“amalgam of school leadership competence”, presupposed in the different approaches applied and domains occupied by school leaders:
Competence can be seen and defined in the context of the position to be filled, as the ability to effectively execute the activities and functions which are part of the position, It can be regarded as a fundamental characteristic of a person, which results in an effective and/or above average achievement. (Huber, 2004, p. 672)
Concluding comments: studying school improvement and the contribution of leadership in improving student attainment outcomes
In order to define school improvement, the current research used national data sets on students’ academic attainment and examination performance. The structure and composition of these national pupil data sets are unique to England in that an identifier (known as the Unique Pupil Number or UPN) allows the linking of data across key phases of education as students move through different ‘end of stage’ examinations at ages 7, 11, 14 and 16. This meant the research could select schools for the questionnaire survey based on extensive analysis of school effectiveness research and contextual value added
approaches. The focus on changes linked to improvement over time fits with the Dynamic Model of school effectiveness and improvement (Creemers and Kyriakides, 2008).
The use of value-added measures of performance based on student progress and improvement in raw results derived from key national performance indicators means that improvement focuses directly on the extent to which schools were successful in raising academic outcomes. Of course, this provides a relatively narrow perspective, though of prime importance to policy makers in many countries, particularly in the English context at the time the research was undertaken where accountability for raising educational standards was seen as the top priority for school leaders (Sammons, 2008). Nonetheless, a mixed methods design enabled a broader picture to emerge of successful leadership of these academically effective and improving schools through tapping the perspectives of different stakeholders and including their evidence on other student outcomes (including changes in student behaviour, attendance, motivation and engagement) and
improvements in schools’ internal conditions and processes.
The research made use of national student attainment data sets for the identification of improving and effective schools and revealed the importance of considering their different starting points. This was done by creating a classification of three distinctive improvement groups based on schools’ starting points for improvement (Low, Moderate or High start). The combination of quantitative survey data from headteachers and key staff with qualitative
case study data enabled a range of analysis strategies and the development of statistical models and deeper understanding of the role of leadership. The statistical models revealed strong leadership effects on school processes and internal conditions but only weak indirect effects on changes in student attainment outcomes. In addition, the qualitative case studies provided powerful evidence of the perceived importance of leadership in the accounts of school improvement provided by different stakeholders. These different sources of evidence should not be necessarily seen as inconsistent. Leaders seek to set directions, develop staff and take actions that improve internal school conditions. These will have direct effects on the work of various stakeholders, particularly senior and middle leaders. They are also likely to influence teachers and teaching and learning practices.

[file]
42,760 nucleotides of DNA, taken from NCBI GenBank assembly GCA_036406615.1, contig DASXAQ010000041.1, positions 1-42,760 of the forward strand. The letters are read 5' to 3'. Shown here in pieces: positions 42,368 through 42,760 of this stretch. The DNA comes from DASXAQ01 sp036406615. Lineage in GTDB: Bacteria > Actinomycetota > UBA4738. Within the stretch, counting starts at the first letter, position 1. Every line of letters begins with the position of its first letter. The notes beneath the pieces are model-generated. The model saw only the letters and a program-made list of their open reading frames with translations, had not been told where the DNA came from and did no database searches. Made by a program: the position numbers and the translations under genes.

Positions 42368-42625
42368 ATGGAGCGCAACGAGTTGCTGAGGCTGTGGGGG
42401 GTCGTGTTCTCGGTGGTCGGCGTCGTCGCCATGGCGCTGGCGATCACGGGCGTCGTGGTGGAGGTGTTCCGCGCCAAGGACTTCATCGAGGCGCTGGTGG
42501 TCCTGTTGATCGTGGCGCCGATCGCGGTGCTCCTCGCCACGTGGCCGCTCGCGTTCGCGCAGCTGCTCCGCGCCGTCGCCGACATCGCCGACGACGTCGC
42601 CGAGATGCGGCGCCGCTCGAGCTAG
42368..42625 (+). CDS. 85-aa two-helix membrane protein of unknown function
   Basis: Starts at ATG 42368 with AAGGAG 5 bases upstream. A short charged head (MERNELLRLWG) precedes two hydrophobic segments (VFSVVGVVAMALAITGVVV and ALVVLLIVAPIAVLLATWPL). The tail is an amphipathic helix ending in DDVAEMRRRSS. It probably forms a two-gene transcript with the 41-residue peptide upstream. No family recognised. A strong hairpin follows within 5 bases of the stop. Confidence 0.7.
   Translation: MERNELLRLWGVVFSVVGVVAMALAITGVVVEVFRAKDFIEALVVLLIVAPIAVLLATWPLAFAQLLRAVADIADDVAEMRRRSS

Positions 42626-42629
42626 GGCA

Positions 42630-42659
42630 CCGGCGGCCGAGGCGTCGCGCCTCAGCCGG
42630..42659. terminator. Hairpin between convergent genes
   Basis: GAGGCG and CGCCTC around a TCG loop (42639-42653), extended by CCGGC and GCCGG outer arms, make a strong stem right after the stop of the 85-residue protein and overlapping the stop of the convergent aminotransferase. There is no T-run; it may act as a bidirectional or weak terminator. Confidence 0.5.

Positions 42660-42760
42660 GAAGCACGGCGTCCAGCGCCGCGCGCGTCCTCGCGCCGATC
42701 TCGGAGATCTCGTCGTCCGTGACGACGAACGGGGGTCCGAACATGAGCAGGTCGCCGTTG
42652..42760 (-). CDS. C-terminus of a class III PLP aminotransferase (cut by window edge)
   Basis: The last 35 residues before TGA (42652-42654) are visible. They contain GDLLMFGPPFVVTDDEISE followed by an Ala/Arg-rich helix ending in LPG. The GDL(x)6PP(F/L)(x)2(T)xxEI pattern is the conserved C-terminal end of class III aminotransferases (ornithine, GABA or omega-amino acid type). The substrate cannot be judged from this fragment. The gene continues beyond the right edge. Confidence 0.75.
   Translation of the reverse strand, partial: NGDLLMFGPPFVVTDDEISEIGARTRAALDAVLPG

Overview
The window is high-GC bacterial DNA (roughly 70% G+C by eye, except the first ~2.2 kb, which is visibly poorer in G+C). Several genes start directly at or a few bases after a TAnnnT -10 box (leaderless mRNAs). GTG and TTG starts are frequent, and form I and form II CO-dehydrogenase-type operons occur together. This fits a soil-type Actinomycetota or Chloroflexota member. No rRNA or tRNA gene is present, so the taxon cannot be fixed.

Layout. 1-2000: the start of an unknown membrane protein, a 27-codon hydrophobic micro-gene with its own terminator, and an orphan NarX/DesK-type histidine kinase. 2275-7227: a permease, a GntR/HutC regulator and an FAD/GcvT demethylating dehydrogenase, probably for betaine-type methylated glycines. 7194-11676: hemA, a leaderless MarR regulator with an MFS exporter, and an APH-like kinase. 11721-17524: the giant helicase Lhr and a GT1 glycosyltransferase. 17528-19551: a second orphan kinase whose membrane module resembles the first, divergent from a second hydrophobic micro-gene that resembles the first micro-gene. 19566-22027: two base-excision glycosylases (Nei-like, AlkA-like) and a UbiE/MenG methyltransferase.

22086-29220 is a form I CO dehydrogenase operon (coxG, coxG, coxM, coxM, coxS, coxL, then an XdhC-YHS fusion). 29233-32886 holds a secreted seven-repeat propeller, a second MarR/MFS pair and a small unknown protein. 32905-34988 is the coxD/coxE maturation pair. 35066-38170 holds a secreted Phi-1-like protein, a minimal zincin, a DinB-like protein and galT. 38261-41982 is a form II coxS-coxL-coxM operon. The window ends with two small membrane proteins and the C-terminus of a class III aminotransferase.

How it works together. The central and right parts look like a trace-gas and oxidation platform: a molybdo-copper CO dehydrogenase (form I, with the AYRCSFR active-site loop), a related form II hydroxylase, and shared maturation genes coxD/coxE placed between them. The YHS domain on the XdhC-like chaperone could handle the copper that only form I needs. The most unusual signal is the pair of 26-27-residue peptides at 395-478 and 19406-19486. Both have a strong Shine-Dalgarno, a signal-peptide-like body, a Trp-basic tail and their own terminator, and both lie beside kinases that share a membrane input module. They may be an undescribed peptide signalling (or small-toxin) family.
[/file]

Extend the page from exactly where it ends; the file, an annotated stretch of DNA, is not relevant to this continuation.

The research confirms the importance of leadership in shaping school processes in this study on effective and improving schools. However, the quantitative models point to weaker and indirect effects of leadership in the improvement of student outcomes, whereas the
qualitative evidence reveals the prime importance to attached leadership by stakeholders in their accounts of how their schools improved and promoted better outcomes for students. The research has a number of implications for policy makers and practitioners who seek to promote school improvement. In particular it points to the possibilities of using national data sets to study school improvement in academic outcomes and the importance of school context (level of disadvantage of student intake) and history, particularly the importance of the concept of a ‘starting point’ for identifying improvement trajectories. For example, the emphases in leadership priorities, strategies and actions in the Low start group of schools in this research in England differed from those of schools the Medium and High start groups. School leaders require confidence in using data and research to support improvement, and awareness of the key factors identified in the literature review and supported by the research findings in this study (Setting directions, Redesigning the organization, Developing people and Managing the teaching and learning programme, including the use of data and observation as part of this). The research also highlights the need for skills in diagnosing their schools’ needs. The case studies reveal changes in emphasis in leadership approaches and improvement strategies and foci over time. Evidence from research and such case studies can be used to support professional development and training for current leaders and those aspiring to leadership. Linking ‘stories and statistics’ in mixed methods research offers more powerful explanations and increased understandings that help to extend the school improvement knowledge base (Teddlie and Sammons, 2010).